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Advanced Geographic Information Systems




Admissions requirements

Geographic Information Systems (200-level) and Quantitative Research Methods (200-level).


Geographic Information Systems (GIS) is an integrating framework that utilizes spatial data to characterize and analyze past, present, and future patterns and behaviors of a range of environmental and social phenomena. GIS is a powerful analytical tool utilized across many disciplinary and multidisciplinary scientific fields, such as sustainability, environmental modeling, planning, political science, public health, and international development. Some common applications of GIS include, for example, predicting ecosystem change caused by climate change, land degradation caused by land cover change, modelling the spread of infectious diseases in relation to environmental and sociological indices, or examining the impact of flooding on different socioeconomic classes. All of these applications utilize spatial information (locational data) as a basis for analyses, which are then further characterized by various qualifying indices (attribute data).

In this course we utilize GIS to examine environmental phenomena in relation to a range of socioeconomic issues. The class is based around a series of labs, each of which is a single coherent project. Each lab includes a range of analytical and technical GIS related skills, which progressively increase in sophistication and are inherently cumulative. Students will be expected to apply concepts and procedures reviewed in class to the completion of the labs. The labs require that GIS is utilized in a scientifically sound way to manage and integrate data sets, map spatial patterns, unravel spatial relations, and ultimately to address a research question. Over the course specific spatial data types and analytical procedures will be presented via the interface of ESRI ArcGIS software. The course adapts both a conceptual and applied approach, and students will be expected to work independently and in small groups and/or with a partner.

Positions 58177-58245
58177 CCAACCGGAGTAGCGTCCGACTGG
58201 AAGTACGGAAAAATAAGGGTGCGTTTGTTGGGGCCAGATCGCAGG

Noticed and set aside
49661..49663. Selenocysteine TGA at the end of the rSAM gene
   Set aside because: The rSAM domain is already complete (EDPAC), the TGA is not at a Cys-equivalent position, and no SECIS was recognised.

This course builds on the introductory course Geographic Information Systems (200-level).

Course objectives

After the course, students should be able to:

  • Develop and carry out a scientifically sound GIS project,

  • Acquire skills and knowledge on the selection, integration, spatial analysis/modeling and visualization/communication of spatial information using GIS and spatial analytical methods,

  • Learn to identify and translate a spatial research question into a GIS modeling problem / solution,

  • Recognize and critically evaluate specific spatial issues in GIScience related to research,

  • Effectively demonstrate scientific writing and technical presentation skills related to a spatial topic.


Once available, timetables will be published here.

Mode of instruction

The typical weekly format is a class lecture on Tuesday that emphasizes concepts, whereas Thursdays will be spent on lectures and practical examples to illustrate applications. Students are also required to attend lab hours.


In-class participation (presentation, engagement to class ideas): 10%
Labs (conceptual, practical, technical writing and production): 4 @ 15% each: 60%
Software quiz (practical): 5%
Midterm (practical and conceptual): 10%
Final exam (practical and conceptual): 15%


There will be a Blackboard site available for this course. Students will be enrolled at least one week before the start of classes.

Reading list

Required: Zhu, X. 2016. GIS for Environmental Applications: A Practical Approach. Routledge, New York, NY.

Additional articles and online readings will be provided with the course syllabus.


This course is open to LUC students and LUC exchange students. Registration is coordinated by the Curriculum Coordinator. Interested non-LUC students should contact


Dr. Paul Hudson (


Important: The class requires attendance in a weekly lab session. Students are advised to load the free version of the ESRI ArcGIS software on their laptops prior to the start of the course. All enrolled students will be provided a digital (online) license key about one week prior to the start of the course. Students who do not download the software will be expected to utilize the laboratory to complete assignments.